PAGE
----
Janice Carissa

Masterclass: Sunday, October 9, 2022 · 4:00pm


1) Rebecca Zhang Mozart: Sonata in C Major K330

I. Allegro Moderato

6th grader, and 11 year old Rebecca Zhang, attends Kromrey Middle School in Middleton. Rebecca started lessons at the age of 7, and is a student of Lana Robotewskyj. As a WYSO member, Rebecca plays the violin in Concert Orchestra, and piano in the Chamber Groups, coached by Professor Karen Boe. Rebecca has played in a masterclass for Professor Kaju Lee, trophied in last year’s Sonatina Festival, and last year, was selected to perform in Madison Area Music Educators’s prestigious Honors Festival Recital. Rebecca enjoys performing/sharing music with her friends, is an avid book worm, and is working on improving her game of tennis.

2) Levin Zhang Isaak Berkovich: Toccata

5th grader and 10 year old Levin Zhang, attends Glacier Creek Middle School in Cross Plains and started piano study with Kangwoo Jin at the age of 7. Levin’s extensive competitive resume of winning 1st place includes the 2022 WMTA State Badger Competition (grade 4), the 2022 World Music Artists International Competition, the 2021 Charleston International Music Competition, and the Sonatina Festivals in ’20 and 21’. Levin won 2nd place in the 2020 South California International Competition and 3rd place in the Musician’s West Competition in 2018. Aside from dabbling in piano, Levin loves making handmade architecture models. Be sure to ask him of this!

3) Sophia Jiang Chopin: Ballade No. 3, A Flat Major, opus 47

15 year old Sophia Jiang started piano at the age of 4, and is a sophomore at Vel Philips Memorial High School and a current student of Bill Lutes. Sophia’s most recent accolades include being the first place winner of the Chippewa Valley Symphony’s Young Artist Competition, the Madison Symphony Orchestra Bolz Young Artist Competition (the Final Forte), the Walter A. and Dorothy J. Oestreich Concerto Competition of the Concord Chamber Orchestra, and the representative of Wisconsin in the MTNA National Student Competitions in the Junior Piano category. Besides music, Sophia also excels in tennis. She partnered with her sister Jessica as a doubles team and was placed 4th in the 2020-21 WIAA Alternate
Girls Tennis State Individual Tournament. The duo was featured in the Wisconsin State Journal for their feat. Sophia also reached the top 32 in 2021 WIAA Girls Tennis State Individual Tournament in the singles draw.

Janice Carissa appeared by arrangement with The Curtis Institute of Music.

Masterclass Review
Three Madison area piano students had the exquisite opportunity to perform in a masterclass
for Indonesian pianist, Janice Carissa. Janice stunned her captive audience the night before,
performing works by Brahms, Prokofiev, and ended with an encore piece by Jaya Suprana.
Janice, having completed her undergrad studies at Curtis, and now starting her graduate
studies at Juilliard, is as talented in her approach to young aspiring piano students, as she is to
the piano itself. Her flair for vivid vocabulary, imaginative analogies, and demonstrative
demeanor, made for many smiles and further implemented the motivation to practice, and
continue to improve. Janice’s energy is infectious and understanding of music is wise beyond
her years. Janice is outstanding as a performer, and pedagogue.

The masterclass was held at Farley’s House of Pianos on October 10th at 4:00. Students of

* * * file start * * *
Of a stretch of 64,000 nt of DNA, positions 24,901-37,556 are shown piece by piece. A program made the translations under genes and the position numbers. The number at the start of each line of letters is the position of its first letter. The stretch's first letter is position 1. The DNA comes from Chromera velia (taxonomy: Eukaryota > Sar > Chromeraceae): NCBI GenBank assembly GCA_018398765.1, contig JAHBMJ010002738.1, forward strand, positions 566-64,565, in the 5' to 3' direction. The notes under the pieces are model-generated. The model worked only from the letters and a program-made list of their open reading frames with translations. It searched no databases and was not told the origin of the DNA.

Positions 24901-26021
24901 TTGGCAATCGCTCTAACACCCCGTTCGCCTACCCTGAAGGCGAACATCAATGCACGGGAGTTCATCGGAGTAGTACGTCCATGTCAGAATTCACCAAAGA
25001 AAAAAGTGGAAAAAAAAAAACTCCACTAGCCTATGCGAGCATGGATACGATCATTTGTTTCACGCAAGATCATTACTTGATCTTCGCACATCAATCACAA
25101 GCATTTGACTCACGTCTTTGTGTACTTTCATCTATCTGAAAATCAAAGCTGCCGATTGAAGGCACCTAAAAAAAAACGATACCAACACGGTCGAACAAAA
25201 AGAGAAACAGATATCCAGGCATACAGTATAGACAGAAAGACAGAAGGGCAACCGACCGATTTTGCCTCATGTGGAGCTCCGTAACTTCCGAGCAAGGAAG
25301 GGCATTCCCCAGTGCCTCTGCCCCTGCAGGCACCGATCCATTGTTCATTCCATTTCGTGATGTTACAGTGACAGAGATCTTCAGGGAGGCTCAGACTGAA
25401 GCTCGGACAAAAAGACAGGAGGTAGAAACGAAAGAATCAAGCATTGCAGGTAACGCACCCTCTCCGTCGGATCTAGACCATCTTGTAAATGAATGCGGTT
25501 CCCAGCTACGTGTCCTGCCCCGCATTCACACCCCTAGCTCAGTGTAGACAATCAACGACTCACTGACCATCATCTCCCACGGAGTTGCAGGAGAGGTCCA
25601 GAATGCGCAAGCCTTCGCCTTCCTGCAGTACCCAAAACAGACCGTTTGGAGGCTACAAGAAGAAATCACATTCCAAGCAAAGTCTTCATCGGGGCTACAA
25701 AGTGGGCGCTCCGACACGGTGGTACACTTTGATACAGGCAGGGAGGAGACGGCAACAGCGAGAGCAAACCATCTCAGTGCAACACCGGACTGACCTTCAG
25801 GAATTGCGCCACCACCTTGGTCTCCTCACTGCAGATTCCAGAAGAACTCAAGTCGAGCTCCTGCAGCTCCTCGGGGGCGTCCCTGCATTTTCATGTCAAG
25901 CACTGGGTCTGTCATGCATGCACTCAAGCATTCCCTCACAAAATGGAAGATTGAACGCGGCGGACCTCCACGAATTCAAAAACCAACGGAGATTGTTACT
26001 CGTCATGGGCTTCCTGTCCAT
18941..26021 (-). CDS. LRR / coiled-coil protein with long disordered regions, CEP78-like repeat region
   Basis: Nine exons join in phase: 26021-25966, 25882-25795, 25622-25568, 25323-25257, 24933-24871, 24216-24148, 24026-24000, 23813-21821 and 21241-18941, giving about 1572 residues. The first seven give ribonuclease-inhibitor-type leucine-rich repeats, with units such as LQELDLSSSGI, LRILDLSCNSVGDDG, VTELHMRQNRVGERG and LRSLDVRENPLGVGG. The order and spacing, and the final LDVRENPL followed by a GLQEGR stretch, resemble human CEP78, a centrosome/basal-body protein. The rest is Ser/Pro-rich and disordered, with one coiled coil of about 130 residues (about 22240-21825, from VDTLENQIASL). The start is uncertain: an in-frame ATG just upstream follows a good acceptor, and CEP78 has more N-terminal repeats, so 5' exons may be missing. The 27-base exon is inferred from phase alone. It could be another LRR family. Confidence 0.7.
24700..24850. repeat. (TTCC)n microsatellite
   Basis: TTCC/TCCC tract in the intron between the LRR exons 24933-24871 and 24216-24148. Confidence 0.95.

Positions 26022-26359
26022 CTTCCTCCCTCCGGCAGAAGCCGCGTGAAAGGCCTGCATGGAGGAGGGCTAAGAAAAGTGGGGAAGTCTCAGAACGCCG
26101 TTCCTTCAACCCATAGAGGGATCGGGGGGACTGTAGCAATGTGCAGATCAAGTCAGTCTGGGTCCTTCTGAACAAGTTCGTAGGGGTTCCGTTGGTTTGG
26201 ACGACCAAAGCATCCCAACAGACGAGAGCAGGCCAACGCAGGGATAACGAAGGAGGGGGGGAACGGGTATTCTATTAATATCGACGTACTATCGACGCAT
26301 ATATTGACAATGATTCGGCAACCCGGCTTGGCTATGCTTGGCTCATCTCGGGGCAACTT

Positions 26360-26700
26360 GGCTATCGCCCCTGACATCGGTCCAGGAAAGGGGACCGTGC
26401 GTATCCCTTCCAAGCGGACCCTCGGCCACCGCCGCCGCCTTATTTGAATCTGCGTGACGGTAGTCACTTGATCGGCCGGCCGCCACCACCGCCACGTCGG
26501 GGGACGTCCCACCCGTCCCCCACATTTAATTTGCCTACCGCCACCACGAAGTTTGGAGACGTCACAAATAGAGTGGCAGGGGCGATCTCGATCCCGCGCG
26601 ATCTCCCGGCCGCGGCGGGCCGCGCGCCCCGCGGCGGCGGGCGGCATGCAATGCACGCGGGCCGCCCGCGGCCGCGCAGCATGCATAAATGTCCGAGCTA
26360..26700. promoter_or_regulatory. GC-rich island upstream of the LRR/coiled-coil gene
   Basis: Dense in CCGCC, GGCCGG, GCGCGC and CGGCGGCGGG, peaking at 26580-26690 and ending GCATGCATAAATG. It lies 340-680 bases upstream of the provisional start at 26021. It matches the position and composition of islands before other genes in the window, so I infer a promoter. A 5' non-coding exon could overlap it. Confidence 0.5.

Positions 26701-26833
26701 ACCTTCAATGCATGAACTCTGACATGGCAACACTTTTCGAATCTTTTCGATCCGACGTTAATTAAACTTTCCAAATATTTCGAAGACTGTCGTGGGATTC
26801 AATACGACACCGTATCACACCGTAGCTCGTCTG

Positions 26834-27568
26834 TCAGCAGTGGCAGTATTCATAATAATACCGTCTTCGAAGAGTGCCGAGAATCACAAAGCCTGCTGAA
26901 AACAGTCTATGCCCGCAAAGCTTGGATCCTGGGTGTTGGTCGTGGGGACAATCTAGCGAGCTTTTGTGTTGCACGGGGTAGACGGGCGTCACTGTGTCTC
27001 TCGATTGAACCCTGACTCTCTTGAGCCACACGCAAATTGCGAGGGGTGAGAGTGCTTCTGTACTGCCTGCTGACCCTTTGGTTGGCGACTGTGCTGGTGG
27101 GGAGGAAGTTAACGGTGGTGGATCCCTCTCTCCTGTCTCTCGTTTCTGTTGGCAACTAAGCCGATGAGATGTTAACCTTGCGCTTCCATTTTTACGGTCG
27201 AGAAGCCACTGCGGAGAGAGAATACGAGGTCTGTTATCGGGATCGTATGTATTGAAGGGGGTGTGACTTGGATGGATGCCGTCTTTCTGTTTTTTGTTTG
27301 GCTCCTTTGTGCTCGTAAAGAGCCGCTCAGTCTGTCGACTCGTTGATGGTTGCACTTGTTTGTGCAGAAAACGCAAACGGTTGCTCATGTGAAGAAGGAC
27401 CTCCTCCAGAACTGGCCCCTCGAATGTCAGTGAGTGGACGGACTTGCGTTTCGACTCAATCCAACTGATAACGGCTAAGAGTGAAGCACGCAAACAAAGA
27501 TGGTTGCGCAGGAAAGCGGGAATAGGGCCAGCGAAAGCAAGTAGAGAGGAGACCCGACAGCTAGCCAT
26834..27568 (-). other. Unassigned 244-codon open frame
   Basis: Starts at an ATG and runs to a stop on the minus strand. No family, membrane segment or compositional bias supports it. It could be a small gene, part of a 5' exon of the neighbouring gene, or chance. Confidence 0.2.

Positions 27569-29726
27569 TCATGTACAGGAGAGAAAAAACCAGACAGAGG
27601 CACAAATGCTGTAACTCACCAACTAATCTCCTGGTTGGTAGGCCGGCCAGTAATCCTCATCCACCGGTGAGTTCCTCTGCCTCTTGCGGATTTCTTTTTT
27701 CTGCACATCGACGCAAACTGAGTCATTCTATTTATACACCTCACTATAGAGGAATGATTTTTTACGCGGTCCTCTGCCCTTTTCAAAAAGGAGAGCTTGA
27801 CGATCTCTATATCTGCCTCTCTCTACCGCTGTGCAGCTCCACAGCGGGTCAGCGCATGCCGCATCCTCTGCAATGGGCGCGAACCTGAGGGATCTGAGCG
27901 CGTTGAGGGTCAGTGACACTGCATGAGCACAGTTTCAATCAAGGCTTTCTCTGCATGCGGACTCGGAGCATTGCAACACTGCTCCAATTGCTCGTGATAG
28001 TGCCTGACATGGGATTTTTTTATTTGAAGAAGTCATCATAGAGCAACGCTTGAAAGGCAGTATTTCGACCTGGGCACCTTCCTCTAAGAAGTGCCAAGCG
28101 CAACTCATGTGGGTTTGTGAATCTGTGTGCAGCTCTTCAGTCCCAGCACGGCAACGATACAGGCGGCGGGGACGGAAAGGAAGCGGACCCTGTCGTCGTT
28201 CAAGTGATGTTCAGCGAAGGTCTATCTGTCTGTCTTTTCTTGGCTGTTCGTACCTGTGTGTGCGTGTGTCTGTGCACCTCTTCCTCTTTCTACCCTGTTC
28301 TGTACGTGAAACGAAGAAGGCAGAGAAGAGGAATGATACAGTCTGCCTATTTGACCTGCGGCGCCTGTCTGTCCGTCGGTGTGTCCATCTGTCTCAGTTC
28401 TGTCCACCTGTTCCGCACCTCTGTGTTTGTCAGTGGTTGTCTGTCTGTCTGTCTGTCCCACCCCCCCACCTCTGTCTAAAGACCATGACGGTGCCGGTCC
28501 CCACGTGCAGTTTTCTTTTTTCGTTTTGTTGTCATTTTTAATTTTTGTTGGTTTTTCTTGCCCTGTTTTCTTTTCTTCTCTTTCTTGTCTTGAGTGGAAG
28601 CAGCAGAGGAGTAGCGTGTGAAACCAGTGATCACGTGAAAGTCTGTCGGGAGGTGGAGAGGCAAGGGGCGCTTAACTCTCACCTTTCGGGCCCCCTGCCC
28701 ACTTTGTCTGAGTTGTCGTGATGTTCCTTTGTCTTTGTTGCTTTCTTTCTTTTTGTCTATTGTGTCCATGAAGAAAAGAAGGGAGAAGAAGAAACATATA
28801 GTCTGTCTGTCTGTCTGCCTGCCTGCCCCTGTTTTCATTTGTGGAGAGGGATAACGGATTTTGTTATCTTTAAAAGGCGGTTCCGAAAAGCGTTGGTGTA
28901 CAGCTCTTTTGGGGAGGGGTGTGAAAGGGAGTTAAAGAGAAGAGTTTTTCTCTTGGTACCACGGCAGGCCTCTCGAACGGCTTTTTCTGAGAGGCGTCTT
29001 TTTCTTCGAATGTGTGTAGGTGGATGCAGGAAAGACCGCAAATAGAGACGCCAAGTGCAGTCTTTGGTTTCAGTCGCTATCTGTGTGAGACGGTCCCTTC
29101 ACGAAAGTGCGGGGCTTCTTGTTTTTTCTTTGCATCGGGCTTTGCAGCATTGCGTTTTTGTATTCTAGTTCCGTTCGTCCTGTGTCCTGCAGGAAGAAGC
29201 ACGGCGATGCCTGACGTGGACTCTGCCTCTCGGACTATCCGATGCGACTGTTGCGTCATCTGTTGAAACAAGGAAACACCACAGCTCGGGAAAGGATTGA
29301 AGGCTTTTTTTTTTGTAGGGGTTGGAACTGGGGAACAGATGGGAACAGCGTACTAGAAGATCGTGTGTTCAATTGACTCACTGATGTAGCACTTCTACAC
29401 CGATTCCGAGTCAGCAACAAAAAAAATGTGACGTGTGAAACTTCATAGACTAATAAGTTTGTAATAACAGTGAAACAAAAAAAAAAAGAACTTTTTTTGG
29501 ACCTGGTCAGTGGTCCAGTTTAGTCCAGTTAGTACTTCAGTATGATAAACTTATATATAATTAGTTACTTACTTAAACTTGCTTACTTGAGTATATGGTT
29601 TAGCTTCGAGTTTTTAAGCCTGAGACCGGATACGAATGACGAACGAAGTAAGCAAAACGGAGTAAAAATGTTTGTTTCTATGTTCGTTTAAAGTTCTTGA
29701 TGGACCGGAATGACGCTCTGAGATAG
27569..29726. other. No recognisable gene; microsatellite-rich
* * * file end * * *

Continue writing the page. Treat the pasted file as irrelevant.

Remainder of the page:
Kangwoo Jin, Bill Lutes, and Lana Robotewskyj performed pieces by Berkovich, Chopin, and
A summation of all three pianists can be made, and applied to anyone, working on any piece.
Masterclasses are a great way to learn and further improve your own teaching, as well as your
own playing, in addition to your students. Everyone learns at a masterclass! Notes from this
weekend include the below.

  1. Be present with each note. Never stop listening. Each note is representative of a new
  2. Resist the temptation to anticipate, because anticipation results in a rushed and hurried
    tempo. Finish out the idea or sentence, and with a small breadth, start the new.
  3. Shape the octaves to allude more of a legato sound, and expressive quality.
  4. Pay extreme attention to dynamics and pedal. As the composers put forth much effort into
    directives, the least we can do is study them, and realize them in our playing,
  5. Always envision yourself in a concert hall and remember, your voicing needs to carry to the
    very back of the room. Project your melody over the harmony.
  6. Always tell a vivd story in your playing.
  8. Envision yourself climbing steps…apply this to evenly crescendo and diminuendo
  9. Connect first without pedal…do not rely on the pedal to do the work of your fingers.
  10. Experiment with all layers of the pedal. Pedal should be used, but with discretion.
  11. Map out the dynamics. Make sure your forte is louder than your mf. Dynamics are all
    relative to one another.
  12. Experiment with different wrist techniques to enable easier playing: rotation of the wrist is a
    great technique.
  13. Know the definitions of words used throughout the score. For instance; cadenza. Cadenza
    should sound improvisatory.
  14. Some phrases require larger arm gestures. Experiment with choreography at the piano to
    help bring out that, which needs to be heard.
  15. Think of your music as voices having a dialogue; question and answer.
  16. Experiment with fingerings for harder passages. Sometimes all it takes is the tweaking of
    finger choice,
  17. HEAR it BEFORE you PLAY it.
  18. Sing with your playing to sound as though your fingers are speaking.
  19. Always focus on horizontal playing, not vertical.
    Thank-you Janice for sharing your talents with our students. We are all very lucky to have
    worked with you! Best wishes on furthering your career and we hope to see you back